Recent studies bolster earlier evidence: Flu shots not beneficial

By:  Richard Moore, Investigative Reporter

28 December 2010
Two recent studies published by the Cochrane Collaboration are supporting what earlier evidence has shown – and what some national public health officials have begun to acknowledge – there’s no evidence flu shots work effectively, especially in reducing flu-related deaths among the elderly.

The Cochrane Collaboration describes itself as an international, non-profit, independent organization whose mission is to ensure the availability of up-to-date and accurate information about the effects of health-care interventions. It produces systematic reviews of such interventions and compiles scientific evidence, such as clinical trials and other studies, about their effects.

In an ongoing study published in 2009 and updated this year, entitled “Vaccines for preventing influenza in healthy adults,” scientists said they found no plausible substantiation that the flu vaccine prevented death or hospitalization from flu-related complications and only marginally reduced the number of days of lost work attributed to the illness.

The study’s goal, the researchers stated, was to “identify, retrieve and assess all studies evaluating the effects of vaccines against influenza in healthy adults.”

The researchers, led by Dr. Tom Jefferson, a British epidemiologist and chief of the Vaccine Field Group at Cochrane, reviewed studies conducted between Jan. 1, 1966, and June 2010. The authors included 50 reports, of which 40 were clinical trials involving more than 70,000 people.

What they found was shocking. When the vaccination matched the viral strains actually circulating that season, with a high circulation – an uncommon occurrence – 4 percent of unvaccinated people developed symptoms compared with 1 percent of vaccinated people. In the more common years where vaccines did not match the circulating strain, two percent of unvaccinated people got the flu compared with 1 percent of those vaccinated.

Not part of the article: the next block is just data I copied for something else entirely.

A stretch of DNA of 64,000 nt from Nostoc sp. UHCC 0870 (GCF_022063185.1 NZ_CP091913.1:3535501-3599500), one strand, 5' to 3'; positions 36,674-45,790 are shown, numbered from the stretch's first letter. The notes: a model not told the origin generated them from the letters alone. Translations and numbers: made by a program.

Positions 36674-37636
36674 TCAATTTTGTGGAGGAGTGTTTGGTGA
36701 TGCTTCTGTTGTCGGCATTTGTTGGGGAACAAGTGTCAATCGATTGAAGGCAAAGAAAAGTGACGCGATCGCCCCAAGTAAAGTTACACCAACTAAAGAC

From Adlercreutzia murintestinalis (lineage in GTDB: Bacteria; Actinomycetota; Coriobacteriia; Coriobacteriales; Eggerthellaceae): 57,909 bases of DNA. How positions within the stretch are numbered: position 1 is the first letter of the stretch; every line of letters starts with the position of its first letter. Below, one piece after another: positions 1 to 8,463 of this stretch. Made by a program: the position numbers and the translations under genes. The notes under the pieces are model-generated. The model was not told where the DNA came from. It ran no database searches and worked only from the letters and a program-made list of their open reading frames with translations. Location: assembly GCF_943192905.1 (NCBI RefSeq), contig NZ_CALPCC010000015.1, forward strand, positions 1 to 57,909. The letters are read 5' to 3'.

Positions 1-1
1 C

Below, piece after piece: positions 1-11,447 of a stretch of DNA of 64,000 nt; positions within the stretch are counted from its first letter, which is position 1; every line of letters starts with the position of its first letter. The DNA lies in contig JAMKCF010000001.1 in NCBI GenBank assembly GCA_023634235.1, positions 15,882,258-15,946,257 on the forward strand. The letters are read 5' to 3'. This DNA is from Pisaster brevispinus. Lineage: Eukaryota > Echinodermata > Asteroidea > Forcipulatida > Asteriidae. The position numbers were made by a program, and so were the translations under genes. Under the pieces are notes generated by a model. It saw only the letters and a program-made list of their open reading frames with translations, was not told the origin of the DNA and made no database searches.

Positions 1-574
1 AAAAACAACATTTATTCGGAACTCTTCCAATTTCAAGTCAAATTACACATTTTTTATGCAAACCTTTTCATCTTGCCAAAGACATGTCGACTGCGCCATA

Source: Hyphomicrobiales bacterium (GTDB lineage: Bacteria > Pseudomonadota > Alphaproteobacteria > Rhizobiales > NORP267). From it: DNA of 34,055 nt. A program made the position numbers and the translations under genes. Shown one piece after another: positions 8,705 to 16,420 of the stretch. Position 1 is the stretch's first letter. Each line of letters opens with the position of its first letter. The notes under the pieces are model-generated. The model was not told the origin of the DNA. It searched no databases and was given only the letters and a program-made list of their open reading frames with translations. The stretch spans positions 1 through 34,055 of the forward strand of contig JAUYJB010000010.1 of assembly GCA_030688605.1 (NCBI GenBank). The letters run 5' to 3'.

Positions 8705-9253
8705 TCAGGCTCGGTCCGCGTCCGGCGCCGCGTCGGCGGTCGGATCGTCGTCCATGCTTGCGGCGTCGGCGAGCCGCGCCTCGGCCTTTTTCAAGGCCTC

In testimony earlier this year before the Parliamentary Assembly of the Council of Europe, Jefferson put those numbers in perspective.

“After reviewing more than 40 clinical trials, it is clear that the performance of the vaccines in healthy adults is nothing to get excited about,” Jefferson said. “On average, perhaps one adult out of a 100 vaccinated will get influenza symptoms compared to two out of 100 in the unvaccinated group. To put it another way, we need to vaccinate 100 healthy adults to prevent one set of symptoms.”

What’s more, the study found no credible evidence the vaccines afforded any protection against complications such as pneumonia or death but did increase the potential side effects.

“Vaccination had a modest effect on time off work and had no effect on hospital admissions or complication rates,” the researchers stated in the study. “Inactivated vaccines caused local harms and an estimated 1.6 additional cases of Guillain-Barré Syndrome per million vaccinations.”

Those results, as bad as they were, might actually overstate the case for vaccine effectiveness, the researchers cautioned, because many of the studies – 15 of 36 trials with funding declarations – were industry initiatives.

Jefferson and his colleagues said they found a systematic tendency for prestigious medical journals to publish and cite industry-funded studies, while less publicized studies funded from public sources were significantly less likely to report conclusions favorable to the vaccines.

“Our results may be an optimistic estimate because company-sponsored influenza vaccine trials tend to produce results favorable to their products and some of the evidence comes from trials carried out in ideal viral circulation and matching conditions and because the harms evidence base is limited,” the study stated.

Read the entire article here.

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